The year that was 2017
WITH Christmas approaching swiftly we are suddenly near the end of another year. It has been a fascinating twelve months and the markets have largely defied the frequent predictions of a sharp downward move. As things stand the FTSE 100 has made reasonable progress throughout 2017, rising by almost 5 per cent since the beginning of the year, but this compares poorly with other markets: the S&P 500, for example is up by 19.5 per cent and the European markets are showing a rise of over 11 per cent. Given the veil of uncertainty that is spread over the future for the UK this is perhaps not surprising.
As things stand now, European markets are seeing a bout of profit taking and although most attention is focussed on Brexit the EU's other issues have not gone away and there are still many challenges to face. The US market hit an intraday high last week and in many ways not much appears to have changed: we are still waiting for Trump's tax reforms to be implemented, although we are closer to this now. We have also seen a recovery in the pound against the dollar although its progress against the euro has been more modest. In the UK the FTSE 100 is once again approaching its upper limits, boosted by relative sterling weakness last week.
This time last year we had experienced a period of shocks: the unexpected Brexit vote and the election of Donald Trump as President. However, twelve months on we have become accustomed to previously unthinkable situations and we have even ended the year on a more optimistic note with relation to the progression of Brexit. At the end of 2016 there was also political uncertainty across the European Union, with a number of elections approaching and indeed it has not been all plain sailing, although so far no real disaster has occurred. We also saw a year of shocks for sterling, which took the brunt of the Brexit fallout; but fortunately 2017 has been much calmer in exchange rate terms.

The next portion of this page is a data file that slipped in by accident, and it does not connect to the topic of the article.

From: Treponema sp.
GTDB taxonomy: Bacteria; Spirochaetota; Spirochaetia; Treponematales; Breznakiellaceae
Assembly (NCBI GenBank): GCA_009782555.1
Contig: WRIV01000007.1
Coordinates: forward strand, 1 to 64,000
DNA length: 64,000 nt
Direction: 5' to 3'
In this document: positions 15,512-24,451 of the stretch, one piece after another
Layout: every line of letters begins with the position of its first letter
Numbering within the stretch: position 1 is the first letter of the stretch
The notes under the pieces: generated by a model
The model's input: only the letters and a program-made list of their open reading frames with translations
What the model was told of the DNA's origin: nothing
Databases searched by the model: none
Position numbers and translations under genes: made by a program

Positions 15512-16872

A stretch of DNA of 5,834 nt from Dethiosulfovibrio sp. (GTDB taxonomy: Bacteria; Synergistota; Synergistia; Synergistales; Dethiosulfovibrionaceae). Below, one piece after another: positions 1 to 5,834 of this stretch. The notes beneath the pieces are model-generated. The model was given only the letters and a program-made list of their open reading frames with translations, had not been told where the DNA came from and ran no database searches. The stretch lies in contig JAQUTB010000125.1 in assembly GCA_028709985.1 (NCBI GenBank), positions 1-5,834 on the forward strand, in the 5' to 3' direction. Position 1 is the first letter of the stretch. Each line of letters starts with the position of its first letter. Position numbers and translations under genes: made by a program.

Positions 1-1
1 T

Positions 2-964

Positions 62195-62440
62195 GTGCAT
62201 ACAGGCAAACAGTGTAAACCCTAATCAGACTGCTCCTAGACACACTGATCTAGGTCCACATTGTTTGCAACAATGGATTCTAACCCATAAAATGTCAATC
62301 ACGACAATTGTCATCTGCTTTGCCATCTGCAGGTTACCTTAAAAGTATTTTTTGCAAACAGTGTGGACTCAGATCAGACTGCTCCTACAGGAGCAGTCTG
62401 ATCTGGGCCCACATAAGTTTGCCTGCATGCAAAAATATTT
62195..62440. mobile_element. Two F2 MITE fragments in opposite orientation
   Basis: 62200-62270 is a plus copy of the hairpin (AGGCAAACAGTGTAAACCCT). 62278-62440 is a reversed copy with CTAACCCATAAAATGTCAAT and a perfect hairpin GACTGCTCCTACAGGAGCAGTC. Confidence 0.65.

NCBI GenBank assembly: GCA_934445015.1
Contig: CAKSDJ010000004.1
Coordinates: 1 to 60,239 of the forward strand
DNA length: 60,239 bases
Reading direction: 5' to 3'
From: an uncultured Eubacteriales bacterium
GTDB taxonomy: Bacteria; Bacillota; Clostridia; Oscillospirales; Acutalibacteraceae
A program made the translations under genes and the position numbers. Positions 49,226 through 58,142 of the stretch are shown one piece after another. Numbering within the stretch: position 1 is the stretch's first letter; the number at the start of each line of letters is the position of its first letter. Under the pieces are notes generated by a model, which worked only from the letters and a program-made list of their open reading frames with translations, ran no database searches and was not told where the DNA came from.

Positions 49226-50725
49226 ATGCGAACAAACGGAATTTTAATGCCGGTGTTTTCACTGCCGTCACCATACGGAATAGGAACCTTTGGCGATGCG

Politics apart, it has been a very interesting year, with technology stocks performing particularly well: four of the top ten largest companies on a global basis are technology stocks. Inevitably comparisons have been made with the technology/media/telecom (TMT) boom in 1999, but there are differences this time although the appetite for risk is certainly at the higher end of the scale. Nowhere is this more obvious than in the current bitcoin craze. It has all the classic signs of a bubble and probably the most worrying feature is the lack of inherent value and it is pure speculation. We are also seeing this increased appetite for risk reflected in the relatively subdued price of gold (last week it hit a five month low).
As we stare 2018 in the eye it is, as always, extremely hard to make predictions. One of the most successful fund managers (Neil Woodford) has had a terrible year in terms of performance, which aptly illustrates the impossible task of getting it right all the time.
:: Cathy Dixon is a director at the Belfast office of Cunningham Coates Stockbrokers, a trading name of Smith & Williamson Investment Management ( SWIM). This article does not constitute a recommendation to buy or sell investments and the value of any shares may fall as well as rise. Investments carry risk and investors may not receive back the amount invested. The views expressed are those of the author and not necessarily of SWIM.